Sunday, November 21, 2010

The Glass Book: Writings by Valerie Fox -- free "lite" ebook

Podcast: http://www.beyondutopia.net/podcasts/glassbook.mp3

If you're familiar with Valerie Fox's work, you know her work takes the reader to an intense, new world of associations, connections, and reconfigured perception.



Writing Assignment / Journal Based on Valerie Fox's The Glass Book

Step 1: Please respond to the following questions and observations. Let your thoughts flow, and do not worry about complete sentences or grammar. You may make lists and your thoughts can be fragmentary. The goal is to free-write, which may involve free association.

Thought-Block 1: In "They Know About Fish," what kinds of scenes and ideas come to mind? How might the work evoke notions of reality television or a documentary? What is the role of the viewer in making the fishermen authentic? What do the fishermen themselves do in shaping a notion of authenticity? What does authenticity mean to you in this situation? Write a few sentences about what it means to you to be authentic.

Thought-Block 2: Which prose poems make you feel as though you're watching a scene unfold? What are you, the viewer or reader, doing? How is your attention directed to specific elements of the scene? Does it make you seek to find a story to tie all the elements together? When do you first find yourself looking for a story to make sense of it all? What kind of stories seem to fit these poems? What did you expect to see? Investigate Alain Robbe-Grillet.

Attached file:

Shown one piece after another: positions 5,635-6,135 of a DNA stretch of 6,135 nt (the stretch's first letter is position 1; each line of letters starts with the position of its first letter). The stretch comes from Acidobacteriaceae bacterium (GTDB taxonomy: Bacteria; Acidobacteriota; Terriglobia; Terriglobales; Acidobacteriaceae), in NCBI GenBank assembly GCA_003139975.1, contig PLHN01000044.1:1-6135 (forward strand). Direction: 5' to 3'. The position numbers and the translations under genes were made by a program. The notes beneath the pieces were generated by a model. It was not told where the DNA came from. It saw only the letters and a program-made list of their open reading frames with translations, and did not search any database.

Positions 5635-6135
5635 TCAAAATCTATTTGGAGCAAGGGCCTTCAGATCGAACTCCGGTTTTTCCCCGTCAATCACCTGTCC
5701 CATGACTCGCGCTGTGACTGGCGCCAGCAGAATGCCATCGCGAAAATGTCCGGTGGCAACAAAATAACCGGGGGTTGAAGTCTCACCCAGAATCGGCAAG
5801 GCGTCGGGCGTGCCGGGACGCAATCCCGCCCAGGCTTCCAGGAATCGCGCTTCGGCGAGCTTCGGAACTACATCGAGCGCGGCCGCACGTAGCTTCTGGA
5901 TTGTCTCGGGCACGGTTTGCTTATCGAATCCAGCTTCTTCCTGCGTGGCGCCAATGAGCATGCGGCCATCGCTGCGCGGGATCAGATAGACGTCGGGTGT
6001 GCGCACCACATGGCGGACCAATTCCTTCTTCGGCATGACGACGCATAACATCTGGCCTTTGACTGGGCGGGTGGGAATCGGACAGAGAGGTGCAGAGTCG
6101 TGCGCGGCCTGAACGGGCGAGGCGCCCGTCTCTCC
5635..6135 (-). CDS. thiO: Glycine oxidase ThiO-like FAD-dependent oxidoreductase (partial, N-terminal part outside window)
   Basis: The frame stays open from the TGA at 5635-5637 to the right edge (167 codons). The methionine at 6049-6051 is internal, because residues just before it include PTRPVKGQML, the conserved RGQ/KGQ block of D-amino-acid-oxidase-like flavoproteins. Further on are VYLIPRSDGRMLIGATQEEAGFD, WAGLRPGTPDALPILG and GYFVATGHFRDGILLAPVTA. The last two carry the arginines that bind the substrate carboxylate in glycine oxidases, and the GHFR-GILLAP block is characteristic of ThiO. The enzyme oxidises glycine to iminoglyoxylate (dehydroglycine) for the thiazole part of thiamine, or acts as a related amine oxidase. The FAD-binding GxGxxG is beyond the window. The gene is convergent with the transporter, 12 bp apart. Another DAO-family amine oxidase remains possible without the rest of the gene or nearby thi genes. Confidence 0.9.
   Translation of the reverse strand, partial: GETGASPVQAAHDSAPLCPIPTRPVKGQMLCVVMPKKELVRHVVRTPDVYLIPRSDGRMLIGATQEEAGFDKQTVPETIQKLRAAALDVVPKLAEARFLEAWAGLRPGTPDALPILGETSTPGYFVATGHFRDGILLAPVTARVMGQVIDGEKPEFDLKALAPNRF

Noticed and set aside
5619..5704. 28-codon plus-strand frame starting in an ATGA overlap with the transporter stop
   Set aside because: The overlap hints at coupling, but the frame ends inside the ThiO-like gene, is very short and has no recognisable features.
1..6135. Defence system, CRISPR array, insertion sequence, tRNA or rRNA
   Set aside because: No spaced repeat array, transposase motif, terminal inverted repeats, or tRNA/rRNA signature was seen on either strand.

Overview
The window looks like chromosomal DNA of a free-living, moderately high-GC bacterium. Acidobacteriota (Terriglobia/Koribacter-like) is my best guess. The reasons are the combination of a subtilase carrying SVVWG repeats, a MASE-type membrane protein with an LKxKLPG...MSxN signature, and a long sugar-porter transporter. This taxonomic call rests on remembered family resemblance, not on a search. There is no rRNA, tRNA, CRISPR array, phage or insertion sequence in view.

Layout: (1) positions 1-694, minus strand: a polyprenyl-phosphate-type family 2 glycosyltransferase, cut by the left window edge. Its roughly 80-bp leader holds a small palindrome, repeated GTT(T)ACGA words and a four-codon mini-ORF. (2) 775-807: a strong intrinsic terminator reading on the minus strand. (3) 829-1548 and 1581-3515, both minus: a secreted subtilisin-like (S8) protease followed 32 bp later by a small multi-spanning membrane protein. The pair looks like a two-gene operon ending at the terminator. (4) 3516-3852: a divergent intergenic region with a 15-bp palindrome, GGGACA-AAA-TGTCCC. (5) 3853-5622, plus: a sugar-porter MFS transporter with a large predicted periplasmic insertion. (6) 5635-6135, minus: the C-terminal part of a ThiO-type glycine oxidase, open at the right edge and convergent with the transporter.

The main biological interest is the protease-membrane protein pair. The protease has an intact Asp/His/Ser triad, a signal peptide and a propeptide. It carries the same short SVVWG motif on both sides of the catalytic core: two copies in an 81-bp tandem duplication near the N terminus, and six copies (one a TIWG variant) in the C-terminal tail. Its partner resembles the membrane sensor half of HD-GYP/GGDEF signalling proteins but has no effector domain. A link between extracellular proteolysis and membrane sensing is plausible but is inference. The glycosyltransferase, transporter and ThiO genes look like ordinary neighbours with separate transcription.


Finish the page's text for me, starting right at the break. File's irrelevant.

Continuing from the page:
Thought-Block 3: List places where the characters in Fox's writing are in a collision course with each other. What will happen? What does the impending encounter reveal about each? What does it say about the world we live in? What are the locations they're in? What is the context? How does the fabric of reality hold up with all of this investigation into relations / places / encounters? Do you sense a strengthening of the people (or the places)? Or, an increasing fragility of the people? If you were to write a version about an encounter in an odd place in your life, what would it look like?

Step 2: Read your thoughts. Then, expand them. Revise and edit for clarity, but do not remove the vital spirit, the essence that flows forth. Then, share your thoughts on a blog, or turn them in as an assignment for a course.

Step 3: Create your own prose poem / writing. As you do so, visit the notion of "fu" -- the Han dynasty form of writing that blended poetry and prose. Here's a rather incomplete article on Chinese poetry, but a good starting point: http://en.wikipedia.org/wiki/Chinese_poetry

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